That those men, who love God, take pleasure in obeying bis commands.

I. I shall inquire why God has given commands to men? And,

II. Show that those who love him, take pleasure in obeying the commands which he has given them.

I. Let us inquire, why God has given commands to men? Many suppose that after God has formed intelligent creatures, and made them capable of distinguishing between moral good and evil, they ought to be left to themselves, to govern their own conduct, by the sole dictates of their own minds. They can see no occasion for giving either precepts or probibitions to such free iñoral agents. And upon this ground, they disbelieve that God has given any commands to mankind. But though we could not discover any reasons for God's giving us



commands, this would not afford any conclusive evidence, that he had not done it, because he may see reasons for commanding his creatures, which lie beyond their comprehension. There is, however, no difficulty in this case, in discovering sufficient reasons for God's giving commands to men, who are capable of moral discernment. God has evidently given commands to men, in order to answer two very important purposes.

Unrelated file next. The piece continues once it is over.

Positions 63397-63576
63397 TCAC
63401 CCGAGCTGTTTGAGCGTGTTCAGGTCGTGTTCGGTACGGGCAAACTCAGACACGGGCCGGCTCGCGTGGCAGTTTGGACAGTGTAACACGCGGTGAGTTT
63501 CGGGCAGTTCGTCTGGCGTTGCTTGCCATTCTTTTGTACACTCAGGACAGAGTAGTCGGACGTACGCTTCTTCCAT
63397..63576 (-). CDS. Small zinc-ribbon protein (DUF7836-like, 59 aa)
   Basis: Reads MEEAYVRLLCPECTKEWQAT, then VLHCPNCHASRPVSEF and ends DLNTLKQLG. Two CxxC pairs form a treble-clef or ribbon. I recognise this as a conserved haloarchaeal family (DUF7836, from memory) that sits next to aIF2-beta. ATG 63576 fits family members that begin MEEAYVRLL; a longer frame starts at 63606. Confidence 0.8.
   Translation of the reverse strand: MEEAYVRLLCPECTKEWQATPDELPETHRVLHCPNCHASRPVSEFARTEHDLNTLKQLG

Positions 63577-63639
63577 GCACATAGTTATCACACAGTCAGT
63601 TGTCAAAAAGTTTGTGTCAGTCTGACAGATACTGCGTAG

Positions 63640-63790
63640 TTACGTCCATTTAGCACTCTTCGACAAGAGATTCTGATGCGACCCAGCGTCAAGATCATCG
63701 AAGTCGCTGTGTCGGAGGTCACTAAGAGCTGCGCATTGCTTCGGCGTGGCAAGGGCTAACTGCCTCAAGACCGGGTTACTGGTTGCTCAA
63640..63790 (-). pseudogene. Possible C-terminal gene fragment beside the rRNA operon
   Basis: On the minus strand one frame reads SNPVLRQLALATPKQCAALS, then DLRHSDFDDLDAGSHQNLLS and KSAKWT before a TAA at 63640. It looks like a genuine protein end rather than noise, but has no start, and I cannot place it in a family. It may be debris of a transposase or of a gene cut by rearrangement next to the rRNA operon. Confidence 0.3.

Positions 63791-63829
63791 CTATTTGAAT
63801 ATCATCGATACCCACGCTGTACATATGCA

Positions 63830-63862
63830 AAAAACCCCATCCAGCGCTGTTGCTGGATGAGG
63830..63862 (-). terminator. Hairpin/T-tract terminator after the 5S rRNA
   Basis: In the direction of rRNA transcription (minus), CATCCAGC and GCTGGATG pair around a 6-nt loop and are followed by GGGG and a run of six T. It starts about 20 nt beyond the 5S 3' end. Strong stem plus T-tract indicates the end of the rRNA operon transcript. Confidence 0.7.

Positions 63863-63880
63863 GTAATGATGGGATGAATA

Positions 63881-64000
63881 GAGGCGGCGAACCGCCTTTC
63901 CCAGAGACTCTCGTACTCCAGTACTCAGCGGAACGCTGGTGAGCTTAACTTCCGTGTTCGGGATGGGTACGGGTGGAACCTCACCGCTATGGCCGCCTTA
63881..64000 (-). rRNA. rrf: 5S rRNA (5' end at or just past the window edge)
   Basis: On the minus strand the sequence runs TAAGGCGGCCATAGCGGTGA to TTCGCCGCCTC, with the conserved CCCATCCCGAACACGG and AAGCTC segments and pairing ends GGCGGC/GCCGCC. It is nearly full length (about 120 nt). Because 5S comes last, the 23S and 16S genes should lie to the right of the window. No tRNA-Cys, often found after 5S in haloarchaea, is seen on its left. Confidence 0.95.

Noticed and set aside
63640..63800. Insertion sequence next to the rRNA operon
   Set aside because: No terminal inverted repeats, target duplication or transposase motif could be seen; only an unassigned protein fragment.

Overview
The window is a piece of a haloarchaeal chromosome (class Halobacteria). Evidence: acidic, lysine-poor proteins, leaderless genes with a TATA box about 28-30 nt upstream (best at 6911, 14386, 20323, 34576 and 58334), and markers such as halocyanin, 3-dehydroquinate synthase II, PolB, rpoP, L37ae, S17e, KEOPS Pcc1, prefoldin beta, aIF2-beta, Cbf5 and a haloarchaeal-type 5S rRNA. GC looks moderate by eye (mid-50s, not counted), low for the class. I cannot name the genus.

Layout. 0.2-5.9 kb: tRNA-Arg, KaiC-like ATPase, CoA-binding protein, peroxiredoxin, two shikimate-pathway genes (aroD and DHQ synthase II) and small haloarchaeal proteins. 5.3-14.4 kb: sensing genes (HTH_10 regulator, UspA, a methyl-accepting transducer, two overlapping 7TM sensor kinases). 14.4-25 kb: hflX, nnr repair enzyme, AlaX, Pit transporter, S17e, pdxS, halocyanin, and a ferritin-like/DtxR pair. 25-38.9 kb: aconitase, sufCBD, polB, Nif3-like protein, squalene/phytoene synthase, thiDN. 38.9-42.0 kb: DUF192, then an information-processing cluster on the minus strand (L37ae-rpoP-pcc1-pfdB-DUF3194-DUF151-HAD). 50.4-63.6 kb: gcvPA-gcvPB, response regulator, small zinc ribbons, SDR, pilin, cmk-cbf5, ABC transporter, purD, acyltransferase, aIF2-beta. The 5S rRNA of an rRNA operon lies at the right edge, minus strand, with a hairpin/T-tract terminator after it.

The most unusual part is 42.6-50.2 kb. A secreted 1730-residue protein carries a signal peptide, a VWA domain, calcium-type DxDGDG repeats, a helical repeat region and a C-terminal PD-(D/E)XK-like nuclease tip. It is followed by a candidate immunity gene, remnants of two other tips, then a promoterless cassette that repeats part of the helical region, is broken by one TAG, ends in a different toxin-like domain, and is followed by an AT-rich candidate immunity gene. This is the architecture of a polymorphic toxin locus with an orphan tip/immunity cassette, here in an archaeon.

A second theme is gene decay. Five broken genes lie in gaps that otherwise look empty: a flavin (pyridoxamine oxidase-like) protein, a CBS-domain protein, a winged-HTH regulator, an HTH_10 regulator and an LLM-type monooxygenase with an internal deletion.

1. To inform them what is right. They are naturally born like the wild ass's colt, both ignorant and stupid in respect 10 moral things. Though they have powers and faculties, by which they might discover duty in some points, yet they are naturally indisposed to attend to their duty; and if they do attend, they choose to misunderstand it. The depravity of their hearts blinds their reason and conscience. This has been demonstrated by the conduct of all the heathen world, who have been left to walk in their own ways, without the aid of divine revelation. Hence it appears, that all need to be informed respecting their duty. It is necessary that God should inform men of what they might know without his information, when they neglect to inform themselves. And it is still more necessary, that he should inform them of what they could not know, without an immediate revelation of his will. They might discover their relation to God as dependant, guilty creatures, and learn the duties of love and repentance. They might discover their relations to each other, and learn the duty of doing to others, as they would that others should do to them. These duties are founded in the nature of things, and might be discovered by the light of reason and conscience. But since men are so depraved, that they will not learn these duties, it is necessary that God should command them to love him with all the heart, and their neighbor as themselves. But besides these duties, which resuk from the immutable nature of things, there are many others which they could not discover by unassisted reason. These it is still more necessary that God should teach them by particular precepts, and prohibitions. Even Adam in Paradise and in innocence, stood in need of divine cominands, in order to know how to employ his time, and improve his talents. And since the introduction of sin and misery, his posterity are much more ignorant of their present situation, their future circumstances, and final destination. So that they stand in peculiar need of divine commands to inform them what is that good, and acceptable, and perfect will of God, which they ought to follow. Let